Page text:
A gene is an instruction that describes how to build a protein, such as an enzyme. If the gene exists, so does the protein, and vice versa. If the protein is present in a bacterium, the bacterium will also be able to perform certain predetermined reactions along a degradation pathway. In this way, we can find out which bacteria are responsible for which odor, and why.


Daily routines in the bathroom

The fight against bad smells is a billion-dollar industry, whose value is increasing as we become more sensitive to 'natural' smells - and more intolerant of expressions of unrestrained physicality. It is now socially obligatory to use all available means to avoid bad smells. The most common countermeasures, apart from personal hygiene, are the use of deodorants and antiperspirants. They have the same goal, to control the smell of sweat, but use different agents.

Deodorants work by absorbing bacteria and malodorous molecules. The growth rate of bacteria is reduced by pH-lowering and antimicrobial substances. Odors are masked with fragrances. Antiperspirants instead block the sweat glands and prevent sweating, usually using aluminum chloride. Whatever the method, the effect soon fades and the smell returns.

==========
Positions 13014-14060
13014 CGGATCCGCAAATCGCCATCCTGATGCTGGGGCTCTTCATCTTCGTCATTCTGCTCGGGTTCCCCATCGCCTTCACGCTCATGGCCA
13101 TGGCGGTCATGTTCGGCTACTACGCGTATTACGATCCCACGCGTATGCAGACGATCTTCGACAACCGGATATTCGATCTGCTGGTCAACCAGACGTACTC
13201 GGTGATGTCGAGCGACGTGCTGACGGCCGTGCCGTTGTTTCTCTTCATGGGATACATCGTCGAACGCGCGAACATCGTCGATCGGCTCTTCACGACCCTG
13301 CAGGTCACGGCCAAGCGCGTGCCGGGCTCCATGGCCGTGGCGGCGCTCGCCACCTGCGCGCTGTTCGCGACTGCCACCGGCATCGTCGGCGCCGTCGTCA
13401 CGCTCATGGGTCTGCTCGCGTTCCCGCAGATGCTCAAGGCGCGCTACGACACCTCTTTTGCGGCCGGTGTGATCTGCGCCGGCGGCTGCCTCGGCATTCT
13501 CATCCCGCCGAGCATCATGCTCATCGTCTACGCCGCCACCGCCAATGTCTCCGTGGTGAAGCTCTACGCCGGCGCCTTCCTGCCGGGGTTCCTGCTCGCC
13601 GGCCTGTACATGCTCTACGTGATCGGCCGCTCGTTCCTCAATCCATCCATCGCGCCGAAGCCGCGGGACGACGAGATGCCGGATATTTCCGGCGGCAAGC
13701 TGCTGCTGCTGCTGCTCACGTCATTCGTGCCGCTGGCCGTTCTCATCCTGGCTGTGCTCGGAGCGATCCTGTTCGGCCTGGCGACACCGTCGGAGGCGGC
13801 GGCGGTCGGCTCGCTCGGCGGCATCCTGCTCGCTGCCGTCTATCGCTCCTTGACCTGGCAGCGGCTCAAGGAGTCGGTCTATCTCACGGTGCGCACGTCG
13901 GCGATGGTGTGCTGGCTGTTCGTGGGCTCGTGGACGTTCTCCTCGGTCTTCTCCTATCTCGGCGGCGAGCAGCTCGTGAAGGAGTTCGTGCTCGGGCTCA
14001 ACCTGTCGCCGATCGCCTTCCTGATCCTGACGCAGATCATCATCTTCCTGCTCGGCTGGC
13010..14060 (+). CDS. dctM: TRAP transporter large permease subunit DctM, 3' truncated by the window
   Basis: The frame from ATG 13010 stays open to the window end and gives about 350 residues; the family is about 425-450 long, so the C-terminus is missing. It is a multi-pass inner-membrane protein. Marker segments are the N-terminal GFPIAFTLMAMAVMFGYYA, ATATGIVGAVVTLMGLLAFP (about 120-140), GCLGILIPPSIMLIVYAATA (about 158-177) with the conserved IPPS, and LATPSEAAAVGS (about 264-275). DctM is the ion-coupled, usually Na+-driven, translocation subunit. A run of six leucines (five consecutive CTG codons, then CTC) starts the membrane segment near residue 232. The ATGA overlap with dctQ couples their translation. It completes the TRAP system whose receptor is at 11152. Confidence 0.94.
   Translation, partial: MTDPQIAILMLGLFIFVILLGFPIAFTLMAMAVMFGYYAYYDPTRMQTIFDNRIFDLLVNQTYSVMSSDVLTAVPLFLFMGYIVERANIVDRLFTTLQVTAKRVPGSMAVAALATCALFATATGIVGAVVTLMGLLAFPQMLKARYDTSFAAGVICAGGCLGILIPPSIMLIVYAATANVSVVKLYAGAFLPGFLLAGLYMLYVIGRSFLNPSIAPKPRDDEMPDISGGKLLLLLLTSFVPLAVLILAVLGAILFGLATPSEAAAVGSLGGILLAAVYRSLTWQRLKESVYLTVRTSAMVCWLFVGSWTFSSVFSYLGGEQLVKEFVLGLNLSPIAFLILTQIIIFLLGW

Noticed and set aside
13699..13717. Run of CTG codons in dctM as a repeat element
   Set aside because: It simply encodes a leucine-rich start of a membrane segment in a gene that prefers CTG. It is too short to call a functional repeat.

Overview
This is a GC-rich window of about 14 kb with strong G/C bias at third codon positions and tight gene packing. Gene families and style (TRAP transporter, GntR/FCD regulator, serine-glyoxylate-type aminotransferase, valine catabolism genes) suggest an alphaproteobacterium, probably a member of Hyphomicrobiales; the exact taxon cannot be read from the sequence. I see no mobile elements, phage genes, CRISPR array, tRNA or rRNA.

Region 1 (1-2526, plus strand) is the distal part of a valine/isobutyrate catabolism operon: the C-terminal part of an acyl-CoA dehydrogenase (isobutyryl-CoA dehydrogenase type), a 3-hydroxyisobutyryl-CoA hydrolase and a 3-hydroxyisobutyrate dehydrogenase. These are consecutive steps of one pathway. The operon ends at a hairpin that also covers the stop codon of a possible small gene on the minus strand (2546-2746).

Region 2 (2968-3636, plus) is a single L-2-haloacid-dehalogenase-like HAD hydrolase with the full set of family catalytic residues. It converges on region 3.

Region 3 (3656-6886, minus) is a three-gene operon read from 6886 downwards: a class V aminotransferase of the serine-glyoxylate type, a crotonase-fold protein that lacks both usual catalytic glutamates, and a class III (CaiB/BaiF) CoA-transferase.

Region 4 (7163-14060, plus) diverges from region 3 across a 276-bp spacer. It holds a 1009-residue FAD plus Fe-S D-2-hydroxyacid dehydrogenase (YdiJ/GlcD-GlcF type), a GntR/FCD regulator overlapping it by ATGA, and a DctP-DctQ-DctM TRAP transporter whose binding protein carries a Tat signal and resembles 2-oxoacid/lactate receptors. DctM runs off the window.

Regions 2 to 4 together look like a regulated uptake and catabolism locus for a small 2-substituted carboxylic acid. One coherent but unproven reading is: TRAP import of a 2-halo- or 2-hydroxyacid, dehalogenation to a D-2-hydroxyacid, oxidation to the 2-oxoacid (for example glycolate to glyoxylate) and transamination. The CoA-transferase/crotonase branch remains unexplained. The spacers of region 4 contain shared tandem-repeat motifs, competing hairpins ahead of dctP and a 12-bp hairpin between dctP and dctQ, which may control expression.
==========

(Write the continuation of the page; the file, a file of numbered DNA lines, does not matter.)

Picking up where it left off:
Bacterial exchange

Since microorganisms play a crucial role in body odor, it is not surprising that attempts are being made to replace the microbial ecosystem that has established itself in the armpits. One of the most interesting experiments involved transplanting an entire ecosystem from a 'sweet-smelling' identical twin to his smelly brother (carried out by Dr. Chris Callewaert, University of California, San Diego). The experiment is said to have been successful and the troubled brother was free of body odour for up to a year.

However, the fact that the fragrant ecosystem established itself after the transplant is probably attributable to the fact that the brothers share the genetics that control their sweating. The bacteria that thrived on one brother could therefore very likely find a home on his identical brother.